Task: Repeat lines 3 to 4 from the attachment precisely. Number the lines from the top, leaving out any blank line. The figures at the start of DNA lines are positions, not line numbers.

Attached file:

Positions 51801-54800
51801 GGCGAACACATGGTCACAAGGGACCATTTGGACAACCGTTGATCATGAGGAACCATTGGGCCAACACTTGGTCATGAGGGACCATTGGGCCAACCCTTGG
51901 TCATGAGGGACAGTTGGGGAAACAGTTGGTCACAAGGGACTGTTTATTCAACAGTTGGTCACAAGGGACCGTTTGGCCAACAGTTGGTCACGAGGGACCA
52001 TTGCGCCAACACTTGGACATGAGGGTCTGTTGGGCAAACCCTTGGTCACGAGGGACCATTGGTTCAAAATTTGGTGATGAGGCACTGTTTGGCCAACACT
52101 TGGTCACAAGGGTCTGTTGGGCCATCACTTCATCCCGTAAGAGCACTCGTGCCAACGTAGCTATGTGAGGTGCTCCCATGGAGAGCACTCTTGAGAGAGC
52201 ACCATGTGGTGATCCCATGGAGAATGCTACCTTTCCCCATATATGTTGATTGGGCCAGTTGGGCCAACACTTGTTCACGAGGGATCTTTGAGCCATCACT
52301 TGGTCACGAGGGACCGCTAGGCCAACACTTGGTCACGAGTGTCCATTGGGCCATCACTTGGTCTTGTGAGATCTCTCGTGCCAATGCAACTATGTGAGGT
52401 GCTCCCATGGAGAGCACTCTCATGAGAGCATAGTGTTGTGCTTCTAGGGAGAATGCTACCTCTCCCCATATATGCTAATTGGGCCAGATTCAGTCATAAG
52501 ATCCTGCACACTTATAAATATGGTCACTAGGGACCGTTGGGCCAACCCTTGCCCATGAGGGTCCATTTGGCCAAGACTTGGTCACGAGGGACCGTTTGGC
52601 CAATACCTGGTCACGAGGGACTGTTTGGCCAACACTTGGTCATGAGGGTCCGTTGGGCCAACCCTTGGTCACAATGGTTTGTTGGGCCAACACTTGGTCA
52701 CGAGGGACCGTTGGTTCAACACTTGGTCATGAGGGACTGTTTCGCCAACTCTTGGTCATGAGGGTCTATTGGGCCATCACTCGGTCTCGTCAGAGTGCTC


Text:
51901 TCATGAGGGACAGTTGGGGAAACAGTTGGTCACAAGGGACTGTTTATTCAACAGTTGGTCACAAGGGACCGTTTGGCCAACAGTTGGTCACGAGGGACCA
52001 TTGCGCCAACACTTGGACATGAGGGTCTGTTGGGCAAACCCTTGGTCACGAGGGACCATTGGTTCAAAATTTGGTGATGAGGCACTGTTTGGCCAACACT